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Candace Imison: The future provider landscape—are foundation trusts taking us down a dead end?

15 Apr, 14 | by BMJ

candace_imisonA year ago NHS commissioning was ripped up by its roots, divided up and then pushed back into the soil. Like the plants in my garden that get such rough treatment, commissioners are struggling to flourish. The NHS provider architecture has, so far, had more gentle treatment, and the journey towards “liberalisation,” that started in 2004 with the establishment of the first foundation trusts, continues.

The 2012 Health and Social Care Act, while not going so far as to propose the employee-led social enterprises suggested by the Liberating the NHS White Paper, has established the foundation trust model. However, the promises of increased autonomy are likely to have a hollow ring for many foundation trust chief executives. While the private income cap has been lifted, the regulatory burden appears to grow every day and the complexity of the new commissioning landscape makes it exceptionally hard for foundation trusts to plan and operate strategically. And the response to service problems such as A&E waits has been for the system (including ministers and Monitor) to re-double performance management efforts.

But a far greater issue is the question mark that now hangs over the ambition for all trusts to become foundation trusts, originally set to be achieved by 2008. In 2010, the coalition government’s White Paper set a new deadline for all NHS trusts (relaxed during the passage of the bill to “the vast majority” of trusts) to become foundation trusts by April 2014. Yet 40 per cent of NHS providers are still not foundation trusts, a position that has hardly shifted from three years ago when the figure was 45 per cent. In 2011, the National Audit Office identified 20 trusts “that face such substantial and long-standing problems that they are not viable in their current form” but assumed that the rest would continue along the path towards foundation trust status.

In a recent assessment of risk in the 99 NHS trusts that they oversee, the NHS Trust Development Authority identified concerns in 86 per cent of these trusts, with over half requiring further action. (see below)

NHS Trust Development Authority oversight and escalation scores by sector, January 2014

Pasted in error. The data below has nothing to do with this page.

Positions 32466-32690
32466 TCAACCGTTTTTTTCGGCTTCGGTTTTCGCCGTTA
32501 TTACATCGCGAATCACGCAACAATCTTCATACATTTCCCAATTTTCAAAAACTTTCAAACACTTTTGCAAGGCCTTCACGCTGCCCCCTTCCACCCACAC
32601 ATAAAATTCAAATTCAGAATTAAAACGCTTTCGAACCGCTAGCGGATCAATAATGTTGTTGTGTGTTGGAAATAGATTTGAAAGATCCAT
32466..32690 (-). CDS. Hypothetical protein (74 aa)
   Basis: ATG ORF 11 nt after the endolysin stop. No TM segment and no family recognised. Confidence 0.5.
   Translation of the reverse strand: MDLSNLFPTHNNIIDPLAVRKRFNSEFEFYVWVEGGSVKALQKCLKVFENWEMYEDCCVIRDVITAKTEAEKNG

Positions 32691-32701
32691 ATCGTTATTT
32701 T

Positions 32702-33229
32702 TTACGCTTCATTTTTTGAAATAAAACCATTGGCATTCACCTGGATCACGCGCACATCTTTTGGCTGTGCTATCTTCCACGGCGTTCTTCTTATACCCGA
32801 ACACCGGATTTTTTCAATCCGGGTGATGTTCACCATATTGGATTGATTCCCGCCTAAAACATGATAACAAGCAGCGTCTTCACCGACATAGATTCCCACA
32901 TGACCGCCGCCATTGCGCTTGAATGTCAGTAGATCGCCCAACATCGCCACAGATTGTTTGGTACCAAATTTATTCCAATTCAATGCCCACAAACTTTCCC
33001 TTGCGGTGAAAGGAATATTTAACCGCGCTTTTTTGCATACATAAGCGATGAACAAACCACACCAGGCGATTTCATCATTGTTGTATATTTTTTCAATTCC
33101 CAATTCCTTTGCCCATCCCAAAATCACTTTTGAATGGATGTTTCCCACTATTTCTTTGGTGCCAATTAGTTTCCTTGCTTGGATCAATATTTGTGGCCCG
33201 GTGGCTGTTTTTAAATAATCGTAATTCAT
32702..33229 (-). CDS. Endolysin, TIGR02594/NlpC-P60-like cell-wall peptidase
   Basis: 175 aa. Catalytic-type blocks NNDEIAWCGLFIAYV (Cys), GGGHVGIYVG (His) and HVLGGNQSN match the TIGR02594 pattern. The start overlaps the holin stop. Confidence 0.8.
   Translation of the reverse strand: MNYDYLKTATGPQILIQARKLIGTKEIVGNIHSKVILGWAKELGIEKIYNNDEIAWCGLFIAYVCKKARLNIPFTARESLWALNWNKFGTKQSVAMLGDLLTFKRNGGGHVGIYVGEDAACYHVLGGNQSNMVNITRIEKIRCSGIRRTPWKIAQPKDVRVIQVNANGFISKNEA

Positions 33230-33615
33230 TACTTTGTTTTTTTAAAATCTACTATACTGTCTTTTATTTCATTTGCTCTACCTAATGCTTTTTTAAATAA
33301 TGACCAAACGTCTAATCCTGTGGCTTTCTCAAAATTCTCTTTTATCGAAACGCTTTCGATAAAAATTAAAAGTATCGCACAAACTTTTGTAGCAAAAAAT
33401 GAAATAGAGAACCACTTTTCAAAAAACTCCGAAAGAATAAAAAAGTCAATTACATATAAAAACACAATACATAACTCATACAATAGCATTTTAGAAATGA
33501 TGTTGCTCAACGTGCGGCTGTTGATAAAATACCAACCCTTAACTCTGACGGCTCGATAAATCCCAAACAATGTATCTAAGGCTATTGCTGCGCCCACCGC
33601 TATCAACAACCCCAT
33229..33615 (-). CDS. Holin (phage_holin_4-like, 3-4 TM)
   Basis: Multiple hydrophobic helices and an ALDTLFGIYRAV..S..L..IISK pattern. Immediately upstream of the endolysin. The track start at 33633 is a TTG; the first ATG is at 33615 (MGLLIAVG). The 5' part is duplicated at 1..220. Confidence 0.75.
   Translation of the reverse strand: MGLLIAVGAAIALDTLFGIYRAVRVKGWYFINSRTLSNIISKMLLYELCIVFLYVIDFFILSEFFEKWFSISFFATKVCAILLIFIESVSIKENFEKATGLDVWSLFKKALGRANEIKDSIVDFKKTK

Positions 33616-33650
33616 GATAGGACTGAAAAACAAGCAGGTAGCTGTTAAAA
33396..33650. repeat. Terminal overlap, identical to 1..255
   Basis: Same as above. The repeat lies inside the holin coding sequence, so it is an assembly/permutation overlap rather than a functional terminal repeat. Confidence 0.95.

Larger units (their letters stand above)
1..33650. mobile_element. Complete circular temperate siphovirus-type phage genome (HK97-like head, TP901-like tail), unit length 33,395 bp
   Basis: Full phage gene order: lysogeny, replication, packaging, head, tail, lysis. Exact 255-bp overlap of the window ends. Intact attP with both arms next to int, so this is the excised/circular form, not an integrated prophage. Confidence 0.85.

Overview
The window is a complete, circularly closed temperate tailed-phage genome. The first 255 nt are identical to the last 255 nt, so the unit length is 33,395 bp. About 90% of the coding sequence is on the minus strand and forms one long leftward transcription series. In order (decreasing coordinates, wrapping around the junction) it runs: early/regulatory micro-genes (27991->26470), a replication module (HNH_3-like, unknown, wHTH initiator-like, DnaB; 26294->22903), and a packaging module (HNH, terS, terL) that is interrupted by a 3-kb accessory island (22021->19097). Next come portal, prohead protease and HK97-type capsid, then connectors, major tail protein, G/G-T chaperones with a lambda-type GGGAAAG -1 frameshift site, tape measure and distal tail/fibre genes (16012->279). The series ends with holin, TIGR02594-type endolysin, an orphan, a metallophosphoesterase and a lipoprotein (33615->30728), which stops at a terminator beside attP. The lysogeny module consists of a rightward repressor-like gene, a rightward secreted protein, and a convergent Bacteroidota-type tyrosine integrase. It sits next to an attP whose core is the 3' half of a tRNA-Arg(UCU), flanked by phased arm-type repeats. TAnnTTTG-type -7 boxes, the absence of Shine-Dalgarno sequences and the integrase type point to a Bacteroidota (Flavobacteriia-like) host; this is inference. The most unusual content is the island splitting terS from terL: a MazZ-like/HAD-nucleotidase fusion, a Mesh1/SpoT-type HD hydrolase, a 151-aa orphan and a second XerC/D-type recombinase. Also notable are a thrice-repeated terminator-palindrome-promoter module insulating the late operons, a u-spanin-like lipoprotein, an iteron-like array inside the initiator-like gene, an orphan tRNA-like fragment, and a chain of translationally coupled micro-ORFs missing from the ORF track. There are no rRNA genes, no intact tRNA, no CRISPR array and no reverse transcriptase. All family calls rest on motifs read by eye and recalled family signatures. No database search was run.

Source: NHS Trust Development Authority, Board Paper D, Board Meeting 20 March 2014.

Applications for foundation trust status have all but dried up and any notion of a deadline for all NHS trusts to achieve this status has quietly dropped. In January, 15 of the Trust Development Authority trusts were in  Monitor’s pipeline of applicants, only two of which were actively being taken forward by Monitor—the remaining 13 were “paused” or “deferred.” David Flory said in his chief executive’s report “there remains a significant proportion of the NHS trust sector without a clear plan for sustainability.” In addition, the financial position of foundation trusts is weakening—39 were reporting a deficit at the end of December.

Alan Milburn has suggested that the current authorisation process should be “scrapped,” all trusts should be made foundation trusts and Monitor, rather than the Trust Development Authority, should take on the role of turning trusts around. But is this just moving the deckchairs on the Titanic? We don’t need more organisations with the label “foundation trust,” we need financial and clinical sustainability in the provider sector. Sadly, there are no obvious or easy solutions, but more radical options will need serious consideration and assessment. For example, moving to foundation economies with an accountable care organisation model, creating hospital chains or rejuvenating the ambition to diversify the provider market including the creation of social enterprise models.

 Candace Imison is deputy director of policy.

This blog also appears on the King’s Fund website at

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